This blog is by Dirk Lindemeier, head of Liquid Applications at Nokia Networks.
“Connected car” is creating a buzz in multiple industries – consumer electronics, transportation, mobile broadband, applications and car manufacturing. And there are some impressive industry statistics that go along with it: GSMA and research firm SBD claim the connected car global market will grow threefold within five years, reaching a staggering €39b by 2018. The Connected Car Forum (CCF) founded by GSMA predicts that in 2015, more than 50% of vehicles sold worldwide will be connected cars.
But what about drivers in older vehicles? Just in the US alone, there are over 250 million cars that would benefit from being connected. So how do you bring the legacy population into the connected car world? It’s not as hard as you may think! People are already connected with seven out of every 10 mobile subscribers in the US who own 3G or LTE smart devices.
We are making the connected experience a reality with a number of key ingredients: cloud capabilities, network edge computing and collaborations with industry leaders. All of these combined will create an experience that is underpinned by intelligent location-based services. “For connected cars, we believe location plays a vital role in understanding detailed road and environmental information, as well as the vast amounts of vehicle data needed to bring valuable connected services to the market. Location combined with connectivity and sensor data will redefine how the driver, his car, and the surrounding environment interact to provide entirely new classes of intelligent vehicle services,” said Ogi Redzic, SVP Connected Driving at HERE.
Proof of concept in action
This week at the ITS (Intelligent Transport Systems) World Congress show in Detroit, Michigan, Nokia Networks and HERE are collaborating with T-Mobile US to demonstrate a proof of concept of the connected car. We’re excited to show how drivers can be alerted to real-time road hazards using an LTE network with Nokia Liquid Applications, a network edge computing solution that complements the auto industry standard of Digital Short Range Communications (DSRC).
Edge computing is used to extend existing cloud services into the highly distributed mobile base station environment, so that road hazards can be recognized and warnings can be sent to nearby cars with extremely low latency. For the ITS show, a live T-Mobile US base station was upgraded with an edge computing capability, which effectively transforms a regular LTE base station into a roadside unit for vehicle-to-infrastructure (V2I) communications.
By leveraging existing LTE networks, when equipped with edge computing capabilities, nationwide V2I services could be implemented quicker and at lower cost than building a dedicated network just for this purpose. Also inside the car, existing LTE connectivity can be leveraged instead of relying on DSRC being integrated over time.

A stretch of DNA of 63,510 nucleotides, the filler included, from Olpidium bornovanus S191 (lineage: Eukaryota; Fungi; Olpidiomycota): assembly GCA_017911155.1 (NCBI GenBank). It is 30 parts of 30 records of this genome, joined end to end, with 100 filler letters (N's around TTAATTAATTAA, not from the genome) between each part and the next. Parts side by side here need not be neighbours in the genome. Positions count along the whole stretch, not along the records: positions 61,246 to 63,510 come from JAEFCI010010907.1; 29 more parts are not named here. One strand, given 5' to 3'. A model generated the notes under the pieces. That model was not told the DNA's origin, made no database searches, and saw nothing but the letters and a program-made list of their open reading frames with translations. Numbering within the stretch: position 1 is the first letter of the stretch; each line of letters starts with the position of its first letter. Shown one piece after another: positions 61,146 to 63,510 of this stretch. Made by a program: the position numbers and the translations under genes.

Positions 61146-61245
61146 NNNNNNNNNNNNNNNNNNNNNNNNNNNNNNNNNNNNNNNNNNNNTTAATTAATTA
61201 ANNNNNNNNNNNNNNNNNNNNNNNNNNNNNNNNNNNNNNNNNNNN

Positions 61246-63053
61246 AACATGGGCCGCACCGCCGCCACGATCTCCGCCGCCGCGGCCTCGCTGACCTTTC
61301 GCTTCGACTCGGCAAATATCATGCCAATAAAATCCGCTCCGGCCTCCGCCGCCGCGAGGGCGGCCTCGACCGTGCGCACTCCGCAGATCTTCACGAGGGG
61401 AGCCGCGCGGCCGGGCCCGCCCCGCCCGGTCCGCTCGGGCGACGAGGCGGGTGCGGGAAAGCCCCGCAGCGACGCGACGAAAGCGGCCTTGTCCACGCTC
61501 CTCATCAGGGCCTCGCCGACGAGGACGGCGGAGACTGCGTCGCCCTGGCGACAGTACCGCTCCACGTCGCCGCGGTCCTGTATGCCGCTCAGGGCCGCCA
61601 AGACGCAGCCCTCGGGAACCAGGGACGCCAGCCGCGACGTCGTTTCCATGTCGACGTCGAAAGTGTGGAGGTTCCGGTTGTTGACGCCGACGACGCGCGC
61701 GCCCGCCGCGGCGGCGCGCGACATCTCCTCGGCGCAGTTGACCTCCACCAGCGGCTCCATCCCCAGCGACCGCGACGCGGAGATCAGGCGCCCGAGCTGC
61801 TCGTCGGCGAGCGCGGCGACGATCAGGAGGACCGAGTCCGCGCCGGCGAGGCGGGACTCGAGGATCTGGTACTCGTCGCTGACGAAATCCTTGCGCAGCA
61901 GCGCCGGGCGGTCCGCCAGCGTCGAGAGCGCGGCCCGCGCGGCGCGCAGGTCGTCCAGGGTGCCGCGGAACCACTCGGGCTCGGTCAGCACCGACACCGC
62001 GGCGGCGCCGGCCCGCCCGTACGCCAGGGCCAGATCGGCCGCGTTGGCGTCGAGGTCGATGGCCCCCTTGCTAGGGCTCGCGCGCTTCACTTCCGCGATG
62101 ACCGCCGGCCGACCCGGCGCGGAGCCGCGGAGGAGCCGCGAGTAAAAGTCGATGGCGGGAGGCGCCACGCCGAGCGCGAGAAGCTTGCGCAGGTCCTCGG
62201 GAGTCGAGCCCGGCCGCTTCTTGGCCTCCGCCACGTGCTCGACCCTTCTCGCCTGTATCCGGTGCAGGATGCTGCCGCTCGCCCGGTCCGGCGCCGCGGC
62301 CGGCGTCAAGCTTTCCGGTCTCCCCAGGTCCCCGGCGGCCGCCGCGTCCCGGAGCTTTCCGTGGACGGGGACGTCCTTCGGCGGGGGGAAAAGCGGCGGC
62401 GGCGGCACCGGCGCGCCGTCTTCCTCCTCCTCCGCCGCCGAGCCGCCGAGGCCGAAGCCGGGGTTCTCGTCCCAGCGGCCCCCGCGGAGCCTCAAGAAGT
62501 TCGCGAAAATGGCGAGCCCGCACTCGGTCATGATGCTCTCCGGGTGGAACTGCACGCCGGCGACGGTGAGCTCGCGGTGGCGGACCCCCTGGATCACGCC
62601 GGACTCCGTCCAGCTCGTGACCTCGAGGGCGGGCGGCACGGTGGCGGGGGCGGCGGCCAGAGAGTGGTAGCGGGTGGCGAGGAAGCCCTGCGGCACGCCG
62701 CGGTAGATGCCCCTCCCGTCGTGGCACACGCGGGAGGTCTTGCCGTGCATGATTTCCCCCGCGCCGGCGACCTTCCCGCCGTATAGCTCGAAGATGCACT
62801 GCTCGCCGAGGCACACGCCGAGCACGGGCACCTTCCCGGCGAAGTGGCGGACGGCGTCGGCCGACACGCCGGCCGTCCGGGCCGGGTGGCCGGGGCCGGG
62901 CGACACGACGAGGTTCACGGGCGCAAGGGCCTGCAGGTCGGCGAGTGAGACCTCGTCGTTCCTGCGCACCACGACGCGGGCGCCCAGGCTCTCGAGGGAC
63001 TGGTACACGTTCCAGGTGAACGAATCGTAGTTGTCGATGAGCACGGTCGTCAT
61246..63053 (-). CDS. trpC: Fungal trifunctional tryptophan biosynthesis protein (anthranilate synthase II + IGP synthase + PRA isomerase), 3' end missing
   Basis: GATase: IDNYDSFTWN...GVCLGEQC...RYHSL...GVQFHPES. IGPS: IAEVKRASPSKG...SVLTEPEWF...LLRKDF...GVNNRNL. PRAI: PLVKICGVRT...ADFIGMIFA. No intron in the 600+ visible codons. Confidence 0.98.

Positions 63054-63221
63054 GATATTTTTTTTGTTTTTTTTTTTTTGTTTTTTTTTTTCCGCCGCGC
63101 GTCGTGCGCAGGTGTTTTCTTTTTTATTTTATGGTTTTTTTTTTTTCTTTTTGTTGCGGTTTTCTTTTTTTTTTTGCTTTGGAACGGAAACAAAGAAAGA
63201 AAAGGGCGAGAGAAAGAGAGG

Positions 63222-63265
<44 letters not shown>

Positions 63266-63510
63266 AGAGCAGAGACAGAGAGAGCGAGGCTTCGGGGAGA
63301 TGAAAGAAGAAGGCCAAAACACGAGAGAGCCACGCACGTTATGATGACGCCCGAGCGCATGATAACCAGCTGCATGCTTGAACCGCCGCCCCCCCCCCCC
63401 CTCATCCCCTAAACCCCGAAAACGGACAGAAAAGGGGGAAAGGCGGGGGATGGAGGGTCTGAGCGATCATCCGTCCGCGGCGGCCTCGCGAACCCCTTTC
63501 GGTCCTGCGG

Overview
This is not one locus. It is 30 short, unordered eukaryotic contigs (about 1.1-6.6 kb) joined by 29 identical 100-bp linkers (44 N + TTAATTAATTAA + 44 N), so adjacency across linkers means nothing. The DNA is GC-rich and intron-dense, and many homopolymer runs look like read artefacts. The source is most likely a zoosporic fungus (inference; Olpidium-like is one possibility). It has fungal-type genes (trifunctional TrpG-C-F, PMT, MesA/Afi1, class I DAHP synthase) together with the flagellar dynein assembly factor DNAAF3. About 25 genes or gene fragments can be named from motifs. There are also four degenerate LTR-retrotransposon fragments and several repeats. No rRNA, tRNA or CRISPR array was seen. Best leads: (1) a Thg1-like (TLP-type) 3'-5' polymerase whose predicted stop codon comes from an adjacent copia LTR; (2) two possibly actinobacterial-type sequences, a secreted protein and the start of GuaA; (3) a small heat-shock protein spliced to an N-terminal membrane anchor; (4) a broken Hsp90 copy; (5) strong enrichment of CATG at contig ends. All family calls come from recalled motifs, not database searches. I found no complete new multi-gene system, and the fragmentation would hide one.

HERE is shaping the future of location intelligence by collecting the world’s most precise map data and layering it with real-time activity data to create a powerful location cloud. Its location cloud services, lane level and high-definition maps combined with car makers’ engineering expertise pave the way for intelligent vehicles demonstrated in this proof of concept. This shows how a vehicle traveling on the road ahead of another vehicle has the ability to recognize and capture information about a road hazard such as a large piece of debris or inclement weather which could lead to a hard-braking scenario.
This information, along with the car’s location, speed and direction is then transmitted over the T-Mobile US LTE network via Nokia Liquid Applications. This technology enables a nearby car to receive that data in a matter of milliseconds so that the driver can immediately switch lanes, slow down or change the route. An advanced network like LTE gives connected cars the advantage of next-generation data and connection speeds and improved range, enabling unprecedented applications in the vehicle.
For T-Mobile, this demonstration is a true example of how its data-strong wireless network can change the paradigm in yet another way – making vehicle-to-vehicle (V2V) and V2I communications that much easier to deploy.
“At T-Mobile, we like to challenge the status quo at every turn, improving the world we live in for everyone,” said Rusty Lhamon, director, T-Mobile M2M. “We believe the next steps toward deploying LTE network-based V2V will involve close collaboration between leading edge automotive engineers and product planners, the wireless network operator, and solution providers to quickly advance this demonstration to wide spread deployment.”
The capability for cars to communicate with one another – regardless of year, make or model – and with the surrounding infrastructure on the roadway is an exciting prospect. And, as this proof of concept demonstrates, it can be a reality, but it requires a wide range of innovative technologies and expertise across a number of partners. We at HERE and Nokia Networks are looking forward to the next stages of this initiative!
Read more about the proof of concept in HERE’s blog: http://360.here.com/2014/09/10/milliseconds-matter-accidents-here-nokia-networks
Also, read more about Nokia Liquid Applications in a recent press release: Nokia Networks introduces advanced content delivery solutions, extends Liquid Applications
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